ID theft up on renewed malware attacks
New phishing and malware attack strategies, coupled with increased volume has caused IT theft incidents to spike, study reveals.
Online identity theft has risen dramatically since the start of the year, driven by an increase in malware and phishing attacks, says risk monitoring specialist Cyveillance.
As part of its Online Financial Fraud and Identity Theft 2007 study, the US-based company used web crawlers and specialised search engines to find huge volumes of personal information available on the web.
It says it came across more than three million pieces of information, including around 320,000 debit and credit card numbers, 1.4 million social security numbers, and 1.3 million login details for bank accounts.
Cyveillance security experts say the two leading online identity theft risks, phishing and malware, increased significantly in the first two months of 2007, with the number of brands being phished jumping by 50 per cent and malware attacks growing by 200 per cent.
Phishing attacks make use of the brand identity of virtually every large global financial institution and a growing number of localized small to medium-sized financial institutions, says Cyveillance.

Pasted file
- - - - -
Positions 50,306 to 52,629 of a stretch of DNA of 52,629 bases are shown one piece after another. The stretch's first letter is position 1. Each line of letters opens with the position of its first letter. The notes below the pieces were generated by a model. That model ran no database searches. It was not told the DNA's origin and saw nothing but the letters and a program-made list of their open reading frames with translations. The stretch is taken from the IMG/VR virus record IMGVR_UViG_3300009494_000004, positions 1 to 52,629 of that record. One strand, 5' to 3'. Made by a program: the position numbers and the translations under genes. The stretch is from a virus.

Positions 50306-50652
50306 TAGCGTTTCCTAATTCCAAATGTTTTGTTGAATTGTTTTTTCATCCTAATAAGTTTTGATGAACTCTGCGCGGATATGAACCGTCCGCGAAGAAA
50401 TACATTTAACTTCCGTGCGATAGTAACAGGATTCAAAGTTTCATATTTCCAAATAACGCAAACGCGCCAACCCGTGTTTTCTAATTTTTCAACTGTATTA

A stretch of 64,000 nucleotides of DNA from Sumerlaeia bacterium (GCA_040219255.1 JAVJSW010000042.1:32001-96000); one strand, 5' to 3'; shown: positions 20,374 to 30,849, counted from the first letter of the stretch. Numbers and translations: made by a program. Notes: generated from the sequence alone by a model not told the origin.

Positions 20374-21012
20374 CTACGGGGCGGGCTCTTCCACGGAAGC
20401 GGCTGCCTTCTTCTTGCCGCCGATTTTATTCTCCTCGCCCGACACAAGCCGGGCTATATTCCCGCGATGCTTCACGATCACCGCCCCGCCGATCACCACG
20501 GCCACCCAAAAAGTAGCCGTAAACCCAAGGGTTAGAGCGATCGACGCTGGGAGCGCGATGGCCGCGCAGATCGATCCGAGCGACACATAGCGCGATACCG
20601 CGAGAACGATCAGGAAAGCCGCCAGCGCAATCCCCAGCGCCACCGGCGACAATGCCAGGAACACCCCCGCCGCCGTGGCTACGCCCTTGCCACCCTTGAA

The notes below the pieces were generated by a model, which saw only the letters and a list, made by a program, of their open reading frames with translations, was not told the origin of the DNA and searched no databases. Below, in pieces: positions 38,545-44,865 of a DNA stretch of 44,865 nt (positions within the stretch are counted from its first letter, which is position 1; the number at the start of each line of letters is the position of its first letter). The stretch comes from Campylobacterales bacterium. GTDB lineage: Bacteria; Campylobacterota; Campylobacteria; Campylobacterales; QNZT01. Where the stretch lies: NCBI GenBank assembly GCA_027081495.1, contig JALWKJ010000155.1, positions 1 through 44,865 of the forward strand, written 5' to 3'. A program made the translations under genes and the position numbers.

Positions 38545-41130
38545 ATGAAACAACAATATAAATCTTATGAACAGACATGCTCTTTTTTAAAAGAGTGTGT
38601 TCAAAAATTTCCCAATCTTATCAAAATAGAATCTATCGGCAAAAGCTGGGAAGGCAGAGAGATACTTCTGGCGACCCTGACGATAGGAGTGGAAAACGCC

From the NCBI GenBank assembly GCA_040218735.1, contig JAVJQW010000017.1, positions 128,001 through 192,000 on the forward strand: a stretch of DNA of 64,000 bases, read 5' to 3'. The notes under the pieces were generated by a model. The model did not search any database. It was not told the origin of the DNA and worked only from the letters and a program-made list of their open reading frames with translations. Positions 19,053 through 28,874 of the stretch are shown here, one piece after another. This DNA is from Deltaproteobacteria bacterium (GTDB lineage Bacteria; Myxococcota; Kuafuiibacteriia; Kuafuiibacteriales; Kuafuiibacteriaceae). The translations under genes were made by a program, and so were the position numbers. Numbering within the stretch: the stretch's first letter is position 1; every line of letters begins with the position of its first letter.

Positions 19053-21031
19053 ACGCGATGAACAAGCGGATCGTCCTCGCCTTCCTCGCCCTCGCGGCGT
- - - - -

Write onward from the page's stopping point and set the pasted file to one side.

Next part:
Using compelling emails that purport to come from these institutions, phishing attacks entice users to click through to a site that then installs malware on that user's machine, usually without any action on the user's part needed.
"As our research shows, the breadth and depth of online risk are on the rise, with increasingly elaborate attack schemes and tactics," said Panos Anastassiadis, chief executive of Cyveillance. "More individuals and organisations view malware as a revenue-generating fraud technique, as it evolves from a simple nuisance to more malicious threats."
The identity theft problem, though global, is particularly acute in the UK, say experts.
"According to the Home Office, identity fraud is costing the UK an estimated 1.7bn every year," says Harry Meikle, group managing director of address management and identity authentication specialist QAS. "That's the equivalent of 35 for every person in the UK each year, greater than the estimated cost of national identity cards. Criminals gangs are now the main perpetrators of ID fraud, using illegally gained identities to access bank accounts, apply for credit cards, and create false documents such as passports so they can claim benefits."
It's just over a year, says Meikle, since the identities of 1,500 Department for Work and Pensions staff were stolen and used to make false claims on the government's tax credits web site.
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